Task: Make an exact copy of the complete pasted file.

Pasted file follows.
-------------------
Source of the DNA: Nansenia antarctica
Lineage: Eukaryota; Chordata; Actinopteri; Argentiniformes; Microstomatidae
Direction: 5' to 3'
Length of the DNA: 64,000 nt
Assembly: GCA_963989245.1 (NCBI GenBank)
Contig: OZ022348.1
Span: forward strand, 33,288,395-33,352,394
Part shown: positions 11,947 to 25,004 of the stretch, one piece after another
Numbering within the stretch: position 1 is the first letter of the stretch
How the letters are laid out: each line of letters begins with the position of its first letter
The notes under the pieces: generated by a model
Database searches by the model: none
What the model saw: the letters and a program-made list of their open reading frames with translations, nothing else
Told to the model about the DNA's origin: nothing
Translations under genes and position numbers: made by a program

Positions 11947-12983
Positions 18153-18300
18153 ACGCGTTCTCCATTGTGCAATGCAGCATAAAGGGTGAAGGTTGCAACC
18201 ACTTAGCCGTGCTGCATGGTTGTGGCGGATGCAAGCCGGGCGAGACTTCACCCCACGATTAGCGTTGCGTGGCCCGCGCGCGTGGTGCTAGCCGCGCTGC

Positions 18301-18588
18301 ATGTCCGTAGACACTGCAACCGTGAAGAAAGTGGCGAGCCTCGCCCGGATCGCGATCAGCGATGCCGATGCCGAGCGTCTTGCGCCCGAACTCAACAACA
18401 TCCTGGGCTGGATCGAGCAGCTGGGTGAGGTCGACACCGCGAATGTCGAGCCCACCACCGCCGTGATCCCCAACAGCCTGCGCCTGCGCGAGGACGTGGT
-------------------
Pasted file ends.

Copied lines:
Source of the DNA: Nansenia antarctica
Lineage: Eukaryota; Chordata; Actinopteri; Argentiniformes; Microstomatidae
Direction: 5' to 3'
Length of the DNA: 64,000 nt
Assembly: GCA_963989245.1 (NCBI GenBank)
Contig: OZ022348.1
Span: forward strand, 33,288,395-33,352,394
Part shown: positions 11,947 to 25,004 of the stretch, one piece after another
Numbering within the stretch: position 1 is the first letter of the stretch
How the letters are laid out: each line of letters begins with the position of its first letter
The notes under the pieces: generated by a model
Database searches by the model: none
What the model saw: the letters and a program-made list of their open reading frames with translations, nothing else
Told to the model about the DNA's origin: nothing
Translations under genes and position numbers: made by a program

Positions 11947-12983
Positions 18153-18300
18153 ACGCGTTCTCCATTGTGCAATGCAGCATAAAGGGTGAAGGTTGCAACC
18201 ACTTAGCCGTGCTGCATGGTTGTGGCGGATGCAAGCCGGGCGAGACTTCACCCCACGATTAGCGTTGCGTGGCCCGCGCGCGTGGTGCTAGCCGCGCTGC

Positions 18301-18588
18301 ATGTCCGTAGACACTGCAACCGTGAAGAAAGTGGCGAGCCTCGCCCGGATCGCGATCAGCGATGCCGATGCCGAGCGTCTTGCGCCCGAACTCAACAACA
18401 TCCTGGGCTGGATCGAGCAGCTGGGTGAGGTCGACACCGCGAATGTCGAGCCCACCACCGCCGTGATCCCCAACAGCCTGCGCCTGCGCGAGGACGTGGT